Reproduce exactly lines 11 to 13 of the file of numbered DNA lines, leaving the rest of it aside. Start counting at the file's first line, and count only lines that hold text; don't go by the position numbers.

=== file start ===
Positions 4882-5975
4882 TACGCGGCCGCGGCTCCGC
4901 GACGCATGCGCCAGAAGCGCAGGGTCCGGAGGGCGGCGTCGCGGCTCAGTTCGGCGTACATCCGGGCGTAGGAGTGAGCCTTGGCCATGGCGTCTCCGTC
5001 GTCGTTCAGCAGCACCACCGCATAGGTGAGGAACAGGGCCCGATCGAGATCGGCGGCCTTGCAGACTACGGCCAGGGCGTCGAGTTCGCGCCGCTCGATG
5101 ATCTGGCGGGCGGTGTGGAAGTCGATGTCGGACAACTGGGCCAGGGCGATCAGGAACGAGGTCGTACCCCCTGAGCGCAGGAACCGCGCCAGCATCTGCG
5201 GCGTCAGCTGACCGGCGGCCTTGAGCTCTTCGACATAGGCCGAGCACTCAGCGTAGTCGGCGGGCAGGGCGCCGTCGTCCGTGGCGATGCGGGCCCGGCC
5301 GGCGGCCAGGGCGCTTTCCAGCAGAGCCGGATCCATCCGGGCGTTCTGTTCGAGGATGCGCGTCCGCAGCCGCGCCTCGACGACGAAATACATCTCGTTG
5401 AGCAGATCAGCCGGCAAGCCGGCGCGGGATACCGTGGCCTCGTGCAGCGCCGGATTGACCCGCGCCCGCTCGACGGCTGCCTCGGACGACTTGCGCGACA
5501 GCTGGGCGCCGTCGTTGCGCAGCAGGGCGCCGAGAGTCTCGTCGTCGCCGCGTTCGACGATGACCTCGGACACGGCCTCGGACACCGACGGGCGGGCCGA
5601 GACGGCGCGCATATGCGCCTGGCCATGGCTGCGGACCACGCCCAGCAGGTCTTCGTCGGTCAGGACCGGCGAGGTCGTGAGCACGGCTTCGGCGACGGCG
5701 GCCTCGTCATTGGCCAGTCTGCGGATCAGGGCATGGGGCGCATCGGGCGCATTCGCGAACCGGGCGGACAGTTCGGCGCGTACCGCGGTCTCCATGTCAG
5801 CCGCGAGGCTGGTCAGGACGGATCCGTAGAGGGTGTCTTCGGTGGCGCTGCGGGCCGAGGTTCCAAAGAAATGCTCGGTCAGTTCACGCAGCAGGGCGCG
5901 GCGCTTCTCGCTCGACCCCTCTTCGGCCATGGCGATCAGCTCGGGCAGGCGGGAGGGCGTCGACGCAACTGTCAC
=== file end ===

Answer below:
5701 GCCTCGTCATTGGCCAGTCTGCGGATCAGGGCATGGGGCGCATCGGGCGCATTCGCGAACCGGGCGGACAGTTCGGCGCGTACCGCGGTCTCCATGTCAG
5801 CCGCGAGGCTGGTCAGGACGGATCCGTAGAGGGTGTCTTCGGTGGCGCTGCGGGCCGAGGTTCCAAAGAAATGCTCGGTCAGTTCACGCAGCAGGGCGCG
5901 GCGCTTCTCGCTCGACCCCTCTTCGGCCATGGCGATCAGCTCGGGCAGGCGGGAGGGCGTCGACGCAACTGTCAC